Friday, August 13, 2010

Best Job Ever: Ombudsman

I think I may have found the perfect job. The title? Ombudsman. What exactly is an ombudsman, you ask? Webster's defines one as "a public official appointed to investigate a citizen's complaints against local or national government agencies that may be infringing on the rights of individuals."

In other words, a watchdog. What can be better than that? Providing critique without having to do anything? I've found my calling. At any rate, many media outlets, such as New York Times, have installed such a person.

Interestingly, ESPN has installed Don Ohlmeyer as its ombudsman. Ohlmeyer, a long-time producer of ABC's Monday Night Football, recently wrote a scorching critique of ESPN's role in Lebron's "The Decision." He writes:

"It was billed without irony as "The Decision." But for those who thought ESPN could agree to televise live LeBron James' announcement that he was leaving the Cleveland Cavaliers to join the Miami Heat -- ultimately served up with ample hype in the form of an awkward, uncomfortable, staged one-hour network special -- and still be free from public controversy, it might as well have been called "The Delusion.""

To read the rest of Ohlmeyer's rant, click here

Although the guy is known to be a close friend of OJ's and was a prick to Letterman during his final days at NBC, he's as right as rain here. ESPN is dysfunctional. Maybe this guy can knock some sense into the higher-ups over there.

Tuesday, June 15, 2010

In case you forgot...

I rule the blog, the blog doesn't rule me.

Russ Salzberg is awful on these post-game wrap-ups on My9. And Ed Randall as a Yankee analyst? Terribly uninspired. Who's the suit that hired these two clowns?

Note to BHO: Time to lead.

More later. I'm pacing myself.

Wednesday, February 10, 2010

Gaborik Hurt

It was inevitable. Like death, taxes and the cancellation of the Jay Leno Show, the Rangers' Marion Gaborik got hurt. That was the knock on Gaborik's otherwise brilliant career: that he couldn't stay healthy during a full season. And as is customary with this star-crossed franchise, the incident occurred not during a game but at practice.(Quick, someone cue up Allen Iverson's "we talkin 'bout practice?)

Gaborik suffered what's being described as a "deep laceration" after colliding with goalie Henrik Lundqvist during shooting drills. On the surface, one might say a cut is no big deal. However, skate blades are razor sharp and can do some serious damage. NHL fans will not soon forget the scene after goalie Clint Malarchuk throat was inadvertently slashed by a skate. Gruesome scene. Luckily, Gabby's cut was on his leg.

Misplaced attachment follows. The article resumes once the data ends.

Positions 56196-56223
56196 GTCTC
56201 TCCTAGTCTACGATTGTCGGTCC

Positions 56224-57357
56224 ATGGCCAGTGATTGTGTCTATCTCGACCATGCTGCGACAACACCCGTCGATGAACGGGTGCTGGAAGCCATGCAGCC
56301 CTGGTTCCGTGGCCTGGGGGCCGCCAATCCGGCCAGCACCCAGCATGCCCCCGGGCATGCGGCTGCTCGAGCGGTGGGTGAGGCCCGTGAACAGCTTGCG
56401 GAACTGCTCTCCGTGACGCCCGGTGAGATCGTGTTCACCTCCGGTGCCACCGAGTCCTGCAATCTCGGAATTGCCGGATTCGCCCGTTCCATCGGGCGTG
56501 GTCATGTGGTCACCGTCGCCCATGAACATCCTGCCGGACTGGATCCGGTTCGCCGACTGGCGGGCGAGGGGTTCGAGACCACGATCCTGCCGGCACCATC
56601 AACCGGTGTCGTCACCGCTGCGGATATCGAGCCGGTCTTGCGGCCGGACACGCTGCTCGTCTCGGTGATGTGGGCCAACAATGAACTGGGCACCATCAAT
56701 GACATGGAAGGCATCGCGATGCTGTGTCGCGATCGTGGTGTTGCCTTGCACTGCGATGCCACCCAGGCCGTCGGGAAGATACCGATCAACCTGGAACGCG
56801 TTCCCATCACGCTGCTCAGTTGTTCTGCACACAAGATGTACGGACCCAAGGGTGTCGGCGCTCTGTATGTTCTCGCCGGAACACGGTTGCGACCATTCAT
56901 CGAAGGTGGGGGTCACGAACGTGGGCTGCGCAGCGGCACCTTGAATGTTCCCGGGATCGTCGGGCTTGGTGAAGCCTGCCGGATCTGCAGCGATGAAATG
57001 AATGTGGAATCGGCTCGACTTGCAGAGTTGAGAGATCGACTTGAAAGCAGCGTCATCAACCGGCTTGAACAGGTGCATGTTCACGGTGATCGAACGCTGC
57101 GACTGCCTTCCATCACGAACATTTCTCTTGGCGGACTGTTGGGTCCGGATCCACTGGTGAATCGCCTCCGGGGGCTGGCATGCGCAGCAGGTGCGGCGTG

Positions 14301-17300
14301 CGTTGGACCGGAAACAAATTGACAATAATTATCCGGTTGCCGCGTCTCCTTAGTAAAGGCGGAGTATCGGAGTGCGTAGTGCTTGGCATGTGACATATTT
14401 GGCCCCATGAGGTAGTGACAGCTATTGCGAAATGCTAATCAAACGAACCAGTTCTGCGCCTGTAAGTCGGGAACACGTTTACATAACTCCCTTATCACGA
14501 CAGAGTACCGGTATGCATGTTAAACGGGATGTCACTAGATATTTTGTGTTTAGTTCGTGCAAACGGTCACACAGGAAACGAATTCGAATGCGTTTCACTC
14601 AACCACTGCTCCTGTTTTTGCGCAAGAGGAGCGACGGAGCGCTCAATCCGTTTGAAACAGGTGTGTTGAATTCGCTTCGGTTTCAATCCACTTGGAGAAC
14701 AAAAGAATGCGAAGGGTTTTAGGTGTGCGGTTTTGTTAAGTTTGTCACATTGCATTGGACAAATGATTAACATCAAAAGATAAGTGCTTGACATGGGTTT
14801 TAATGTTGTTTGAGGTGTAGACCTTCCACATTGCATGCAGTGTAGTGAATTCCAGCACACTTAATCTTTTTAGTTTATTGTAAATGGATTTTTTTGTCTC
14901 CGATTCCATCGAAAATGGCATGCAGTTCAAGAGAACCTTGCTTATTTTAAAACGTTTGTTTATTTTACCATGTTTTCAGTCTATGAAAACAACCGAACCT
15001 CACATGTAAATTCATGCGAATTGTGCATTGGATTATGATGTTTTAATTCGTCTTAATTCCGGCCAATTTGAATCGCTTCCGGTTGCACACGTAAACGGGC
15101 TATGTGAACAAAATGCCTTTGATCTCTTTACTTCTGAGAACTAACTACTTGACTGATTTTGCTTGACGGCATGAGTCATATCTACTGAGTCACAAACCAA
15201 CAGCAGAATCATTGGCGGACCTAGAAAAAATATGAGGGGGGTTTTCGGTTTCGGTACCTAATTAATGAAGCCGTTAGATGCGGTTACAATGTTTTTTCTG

It's unclear how long Gaborik will be out. This is a big hit to the team's offense. The Great Gaborik, who managed to stay healthy all year, was putting up big numbers in his first season on Broadway: 69 points (35 goals) in 57 games. Rangers fans knew it in their hearts: It wasn't a question of if but when. Now is when.

Monday, February 8, 2010

Witnessed, overheard or felt at the Super Bowl Party

CBS pregame jailhouse interview with Bill Cowher and Plaxico Burress was outrageous. Why are we giving airtime to this thug? Where's Chris Henry's 15 minutes? How about Mike Vick if you want "redemption stories?" Plax hasn't even served his time yet. Kudos to Boomer Esiason who noted, "I hope this piece serves a public service announcement as to why all athletes should stop carrying hand guns in our cities."

In the parts of the game I heard, Phil Simms was dead-on, never more than during the review for Lance Moore's 2-point conversion. "We were informed during commercial why it (the ruling on the field) could be overturned," Simms said. The call was overturned. Simms did not have to let listeners know of this inside information. He could have kept it to himself. But he didn't. Honesty counts.

I can't hit a number to save my life. Feeling my pain, Papa Gooch says to me: "Son, with my luck, if I bet that tomorrow is Monday, the world would end at 5 to midnight."

With 35 seconds left, CBS put up a ridiculous graphic informing us how many times in Super Bowl history a team has scored with two minutes remaining in the half. Two thoughts here: First, why bother? Second, if you insist on using the graphic, wouldn't viewers be best served to see the graphic with 2:00 minutes remaining? Apparently, the production truck employs the use it or lose it philosophy.

The Letterman/Oprah/Leno ad was my favorite. Kudos to NY Times' Bill Carter who chronicles how they pulled it off...

CBS has got to come off using Katie Couric on these big network spots. Sure, the network wants to showcase its lead anchor in its marquee event. Did Dan Rather do it? How about ol' Bob Schieffer? Leave the sports interviews to the sports guys. If you insist on using CBS people, why not let 60 Minutes Steve Kroft interview the Saints Dree Brees.

It was inevitable--and becoming tradition--that I either spill or drop something or contribute greatly in it. Invariably, the spill involves a red sauce.

Couric, again, this time with a live sitdown with BHO. Tedious and self-serving. Note to Obama: wear a suit. All presidents wear suits. You're the president. Do the math.

I will pass over, in silenc,e my rendering of the Who at halftime.

You knew the spin would begin: WFAN's Mia Harris, right after the 11:40 pm sports update, began questioning Peyton Manning's legacy bringing up his .500 record in career playoff games. What a bunch of garbage. No one should question, ehem, Peyton's place. (couldn't resist)